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Selby v. State

Superior Court of Delaware, New Castle

May 8, 2013

STEPHEN SELBY Appellant,
v.
STATE OF DELAWARE, Appellee,

Submitted:February 19, 2013

J'Aime Walker, Deputy Attorney General

ORDER

Fred S. Silverman Judge

1. On September 3, 2009, Appellant pleaded guilty in the Court of Common Pleas to two counts of assault third degree, two counts of noncompliance with bond, and a single count of criminal contempt. For each count, the court sentenced Appellant to one year at Level 5, suspended for one year at Level 3. The court required substance abuse and domestic violence evaluations, and no victim contact. The Level 3 probation required Appellant to report weekly.

2. On April 20, 2010, Appellant was arrested on new charges. At that time, Appellant was violated for failing to report to probation since January 11, 2010, in accordance with the September 2009 sentence order. Appellant appeared in the Court of Common Pleas on May 14, 2010, for his VOP hearing. Finding Appellant in violation, the court sentenced him on each original charge to one year at Level 5, suspended after six months, followed by one year Level 4, home confinement.

3. In a separate, but related case, on June 25, 2010, Appellant was found guilty of assault third degree. After a presentence investigation, Appellant was sentenced on September 9, 2010 to one year at Level 5, suspended after nine months for one year at Level 3.

4. Appellant appealed both Court of Common Pleas sentencings on June 22, 2010. Filing pro se, Appellant caused or contributed to procedural problems and delays. Ultimately, on August 1, 2012, this court appointed the Publ ic Defender's Office to serve as Appellant's counsel. Several requests for extensions later, on January 29, 2013, Appellant's counsel filed a motion to withdraw, accompanied by a Supreme Court Rule 26(c) brief, as contemplated by Superior Court Criminal Rule 39(c).

5. Appellant's counsel asserts that there are "no fully appealable issues." In accordance with Rule 26(c), Appellant submitted a response, arguing "Abuse of Discretion/Close Mind" as to the May 14, 2010 VOP and sentencing. Appellant did not address the September 9, 2010 sentencing. The State submitted an unhelpful response on February 20, 2013.

6. This court's review of a motion to withdraw and its accompanying Rule 26(c) brief is two-fold. First, the court must be satisfied that counsel made a conscientious review of the record and law for any arguable claims.[1] Second, the court must independently review the record and determine "whether the appeal is so totally devoid of at least arguably appealable issues that it can be decided without an adversary presentation."[2]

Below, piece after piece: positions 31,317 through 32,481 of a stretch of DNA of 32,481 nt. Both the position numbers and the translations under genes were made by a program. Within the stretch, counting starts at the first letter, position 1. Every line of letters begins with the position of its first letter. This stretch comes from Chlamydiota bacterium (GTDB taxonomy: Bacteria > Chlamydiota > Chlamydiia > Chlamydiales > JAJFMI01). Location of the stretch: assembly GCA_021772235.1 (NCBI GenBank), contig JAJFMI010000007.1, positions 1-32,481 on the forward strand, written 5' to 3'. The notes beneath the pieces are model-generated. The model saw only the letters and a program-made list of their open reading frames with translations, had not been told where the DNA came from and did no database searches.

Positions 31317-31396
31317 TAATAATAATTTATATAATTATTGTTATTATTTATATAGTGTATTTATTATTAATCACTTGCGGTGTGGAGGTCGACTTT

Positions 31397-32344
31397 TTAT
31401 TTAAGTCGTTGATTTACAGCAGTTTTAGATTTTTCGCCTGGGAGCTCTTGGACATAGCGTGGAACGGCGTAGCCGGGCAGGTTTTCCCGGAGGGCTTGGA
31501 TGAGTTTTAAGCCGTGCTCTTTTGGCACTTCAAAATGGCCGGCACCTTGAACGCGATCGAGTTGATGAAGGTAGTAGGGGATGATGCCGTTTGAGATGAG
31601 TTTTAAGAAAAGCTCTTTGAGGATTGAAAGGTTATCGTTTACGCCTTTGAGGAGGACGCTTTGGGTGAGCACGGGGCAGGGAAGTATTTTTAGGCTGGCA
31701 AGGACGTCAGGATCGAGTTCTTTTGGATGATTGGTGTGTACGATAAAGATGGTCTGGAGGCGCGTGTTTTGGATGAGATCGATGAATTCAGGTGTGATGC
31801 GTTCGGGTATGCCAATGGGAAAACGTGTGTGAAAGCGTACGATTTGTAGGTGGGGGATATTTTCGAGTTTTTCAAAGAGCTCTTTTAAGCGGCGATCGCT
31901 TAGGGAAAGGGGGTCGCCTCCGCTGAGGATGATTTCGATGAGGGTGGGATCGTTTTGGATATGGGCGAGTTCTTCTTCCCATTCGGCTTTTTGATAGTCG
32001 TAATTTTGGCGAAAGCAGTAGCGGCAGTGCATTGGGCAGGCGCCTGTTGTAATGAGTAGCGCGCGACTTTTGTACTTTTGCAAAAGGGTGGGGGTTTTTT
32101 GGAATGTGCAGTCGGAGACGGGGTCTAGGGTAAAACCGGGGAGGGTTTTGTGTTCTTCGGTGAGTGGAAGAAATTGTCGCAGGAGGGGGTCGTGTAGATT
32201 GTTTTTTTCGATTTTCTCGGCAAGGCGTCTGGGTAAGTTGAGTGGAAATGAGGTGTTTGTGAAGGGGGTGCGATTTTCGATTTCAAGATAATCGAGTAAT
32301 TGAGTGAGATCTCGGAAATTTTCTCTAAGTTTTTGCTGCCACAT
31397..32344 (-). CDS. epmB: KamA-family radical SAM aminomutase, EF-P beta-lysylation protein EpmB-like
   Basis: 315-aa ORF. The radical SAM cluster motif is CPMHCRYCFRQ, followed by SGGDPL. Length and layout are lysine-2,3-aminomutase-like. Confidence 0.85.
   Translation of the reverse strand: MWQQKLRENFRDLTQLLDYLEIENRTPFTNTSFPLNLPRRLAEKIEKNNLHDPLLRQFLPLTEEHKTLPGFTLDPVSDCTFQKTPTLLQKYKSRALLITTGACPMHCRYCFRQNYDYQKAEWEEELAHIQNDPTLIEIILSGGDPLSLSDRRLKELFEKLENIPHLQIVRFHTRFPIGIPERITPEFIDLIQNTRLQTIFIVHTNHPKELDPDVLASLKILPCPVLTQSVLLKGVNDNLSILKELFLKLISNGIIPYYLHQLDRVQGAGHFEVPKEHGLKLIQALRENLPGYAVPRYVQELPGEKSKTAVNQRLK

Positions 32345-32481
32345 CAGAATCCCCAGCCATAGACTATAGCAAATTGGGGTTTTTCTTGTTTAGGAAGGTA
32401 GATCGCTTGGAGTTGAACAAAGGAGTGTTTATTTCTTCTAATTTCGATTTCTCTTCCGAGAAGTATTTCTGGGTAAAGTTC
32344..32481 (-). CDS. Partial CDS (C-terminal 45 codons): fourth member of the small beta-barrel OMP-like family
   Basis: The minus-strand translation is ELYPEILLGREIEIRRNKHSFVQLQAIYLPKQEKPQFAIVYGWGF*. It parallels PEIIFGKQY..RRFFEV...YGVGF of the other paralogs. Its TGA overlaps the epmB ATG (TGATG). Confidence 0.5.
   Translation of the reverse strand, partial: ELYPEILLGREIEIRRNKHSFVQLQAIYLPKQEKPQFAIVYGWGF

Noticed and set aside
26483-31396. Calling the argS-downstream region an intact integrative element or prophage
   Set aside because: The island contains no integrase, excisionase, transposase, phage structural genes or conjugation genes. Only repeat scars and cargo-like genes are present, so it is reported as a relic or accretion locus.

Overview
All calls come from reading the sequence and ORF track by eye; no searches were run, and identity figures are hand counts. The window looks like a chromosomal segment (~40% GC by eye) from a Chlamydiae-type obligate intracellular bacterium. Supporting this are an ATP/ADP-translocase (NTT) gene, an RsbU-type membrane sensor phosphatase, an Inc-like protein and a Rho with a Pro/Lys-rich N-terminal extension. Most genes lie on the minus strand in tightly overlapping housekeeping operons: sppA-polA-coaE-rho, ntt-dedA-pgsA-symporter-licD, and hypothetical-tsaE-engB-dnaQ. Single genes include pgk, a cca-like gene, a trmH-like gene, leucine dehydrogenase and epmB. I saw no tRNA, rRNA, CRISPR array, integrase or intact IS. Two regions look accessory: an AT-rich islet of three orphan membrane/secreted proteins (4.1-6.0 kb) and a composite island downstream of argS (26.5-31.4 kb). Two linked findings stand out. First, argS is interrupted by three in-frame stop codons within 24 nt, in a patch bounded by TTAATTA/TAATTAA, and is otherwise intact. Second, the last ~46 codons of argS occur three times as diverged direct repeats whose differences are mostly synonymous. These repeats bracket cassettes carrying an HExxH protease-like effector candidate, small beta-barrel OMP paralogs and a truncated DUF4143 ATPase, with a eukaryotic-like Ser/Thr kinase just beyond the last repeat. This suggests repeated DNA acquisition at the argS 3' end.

7. Appellant 's brief mostly recapitulates his allocution from the VOP hearing. In repetitive fashion, Appellant claims the Court of Common Pleas abused its discretion by revoking Appellant's probation "without a proper finding that [Appellant] had indeed violated his conditions without reviewing the facts an d factors as to why [Appellant] had not attending [sic] his weekly visits." Additionally, Appellant argues that the court abused its discretion by considering Appellant's latest interaction with police, and by allowing the victim to speak.

8. At the VOP hearing, Appellant submitted a doctor's note, indicating that Appellant had foot surgery on December 8, 2009, January 29, 2010, and March 2, 2010, and several follow-up appointments. Appellant claimed his probation officer was aware of his medical problems and told Appellant not to report until the medical issue resolved. Appellant also informed the court that his medical condition cleared two weeks before his April 20, 2010 arrest.

9. At the VOP hearing, Appellant admitted that he failed to report from January 11, 2010 through April 20, 2010:

Counsel: Your honor, he admits that allegation, however, he would like to address the Court in terms of mitigation.
Court: . . . I want to make a procedural record as to whether we have an admission.
Counsel: We do have an admission.
Court: We have an admission that Mr. Selby is in violation of his probation because he failed to report as required to his probation officer, correct?
Counsel: Correct, Your Honor.
Court: We don't even need to address the fact that he has new charges, because there's no question that he failed to report?
Counsel: That is correct.
Court: Correct, Officer?
Probation Officer: Yes, that's correct.

10. Following that colloquy, the court found Appellant in violation. Based on Appellant's statement that the medical condition cleared two weeks before his April arrest and that the condition did not prevent his April run-in with police, the court rejected Appellant's medical excuse

11. Since Appellant failed to address the September 2010 sentencing in his 26(c) response brief, the court considers that appeal withdrawn.

12. As to the May 2010 VOP sentencing, after carefully reviewing the entire record, the court agrees with Appellant's counsel that the appeal wholly lacks merit and is devoid of any arguably appealable issue. The Court of Common Pleas found Appellant in violation due to his own admission. The sentence order under review was less than the maximum and, taking Appellant's repetitive criminal conduct and poor performance on probation into account, not unreasonable. Thus, it appears neither vindictive nor an abuse of the sentencing court's discretion.

For the above reasons, the judgment of the Court of Common Pleas is AFFIRMED. Appellant's counsel's motion to withdraw is GRANTED.

IT IS SO ORDERED.


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